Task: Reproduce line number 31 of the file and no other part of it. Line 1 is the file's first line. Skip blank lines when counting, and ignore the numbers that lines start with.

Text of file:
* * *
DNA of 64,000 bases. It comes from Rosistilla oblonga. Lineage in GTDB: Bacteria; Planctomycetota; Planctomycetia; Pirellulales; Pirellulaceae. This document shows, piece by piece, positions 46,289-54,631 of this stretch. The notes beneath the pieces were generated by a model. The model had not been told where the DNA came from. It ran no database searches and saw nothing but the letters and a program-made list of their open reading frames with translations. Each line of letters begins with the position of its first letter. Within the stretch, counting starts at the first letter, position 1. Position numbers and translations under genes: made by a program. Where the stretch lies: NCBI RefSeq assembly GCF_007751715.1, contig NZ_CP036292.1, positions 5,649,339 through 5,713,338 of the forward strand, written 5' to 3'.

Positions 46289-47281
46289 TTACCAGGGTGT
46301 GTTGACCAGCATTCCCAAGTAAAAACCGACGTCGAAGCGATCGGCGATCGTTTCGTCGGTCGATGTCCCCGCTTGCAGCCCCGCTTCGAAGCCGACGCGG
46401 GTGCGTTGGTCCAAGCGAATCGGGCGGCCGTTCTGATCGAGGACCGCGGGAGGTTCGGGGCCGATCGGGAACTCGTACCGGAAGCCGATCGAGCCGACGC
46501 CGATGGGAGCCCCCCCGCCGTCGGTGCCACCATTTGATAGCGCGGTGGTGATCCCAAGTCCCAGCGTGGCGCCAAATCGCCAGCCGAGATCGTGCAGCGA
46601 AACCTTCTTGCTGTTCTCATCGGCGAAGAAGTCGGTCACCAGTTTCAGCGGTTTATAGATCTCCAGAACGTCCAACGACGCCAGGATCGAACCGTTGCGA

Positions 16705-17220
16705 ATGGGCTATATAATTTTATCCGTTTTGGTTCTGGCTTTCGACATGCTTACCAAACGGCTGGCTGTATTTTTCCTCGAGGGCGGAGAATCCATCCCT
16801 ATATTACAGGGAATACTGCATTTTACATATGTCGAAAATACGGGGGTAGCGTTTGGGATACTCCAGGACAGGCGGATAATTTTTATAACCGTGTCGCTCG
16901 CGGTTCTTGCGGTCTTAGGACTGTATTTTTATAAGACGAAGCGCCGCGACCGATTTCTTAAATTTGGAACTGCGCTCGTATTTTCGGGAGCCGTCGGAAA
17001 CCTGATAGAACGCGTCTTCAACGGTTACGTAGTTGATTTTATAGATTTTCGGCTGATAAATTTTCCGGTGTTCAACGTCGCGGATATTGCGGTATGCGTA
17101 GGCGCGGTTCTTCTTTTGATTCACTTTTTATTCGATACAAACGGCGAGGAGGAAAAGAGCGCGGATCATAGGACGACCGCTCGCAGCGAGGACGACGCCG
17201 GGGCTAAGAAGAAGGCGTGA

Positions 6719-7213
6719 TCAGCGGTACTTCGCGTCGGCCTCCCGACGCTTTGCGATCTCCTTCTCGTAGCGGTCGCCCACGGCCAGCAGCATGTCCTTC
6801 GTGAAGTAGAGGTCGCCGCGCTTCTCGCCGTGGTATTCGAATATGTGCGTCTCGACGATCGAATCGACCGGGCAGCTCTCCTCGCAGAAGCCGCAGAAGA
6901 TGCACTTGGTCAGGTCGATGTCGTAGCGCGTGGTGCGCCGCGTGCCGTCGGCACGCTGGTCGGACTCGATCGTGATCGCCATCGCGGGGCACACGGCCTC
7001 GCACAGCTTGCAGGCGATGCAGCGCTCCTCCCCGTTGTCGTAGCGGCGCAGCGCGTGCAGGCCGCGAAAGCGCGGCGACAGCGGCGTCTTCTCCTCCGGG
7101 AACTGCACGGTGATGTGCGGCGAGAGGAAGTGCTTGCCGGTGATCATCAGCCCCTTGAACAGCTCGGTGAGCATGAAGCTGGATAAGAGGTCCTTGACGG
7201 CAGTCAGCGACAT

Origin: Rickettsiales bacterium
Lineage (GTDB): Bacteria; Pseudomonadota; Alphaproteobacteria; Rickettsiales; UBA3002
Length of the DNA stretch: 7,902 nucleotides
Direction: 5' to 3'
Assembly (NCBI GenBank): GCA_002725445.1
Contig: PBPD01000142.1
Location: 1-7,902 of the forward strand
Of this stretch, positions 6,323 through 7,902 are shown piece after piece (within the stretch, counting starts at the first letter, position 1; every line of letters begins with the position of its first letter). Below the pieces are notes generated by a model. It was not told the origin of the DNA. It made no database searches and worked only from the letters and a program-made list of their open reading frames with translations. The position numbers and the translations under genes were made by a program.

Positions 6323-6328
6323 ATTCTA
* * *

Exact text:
6323 ATTCTA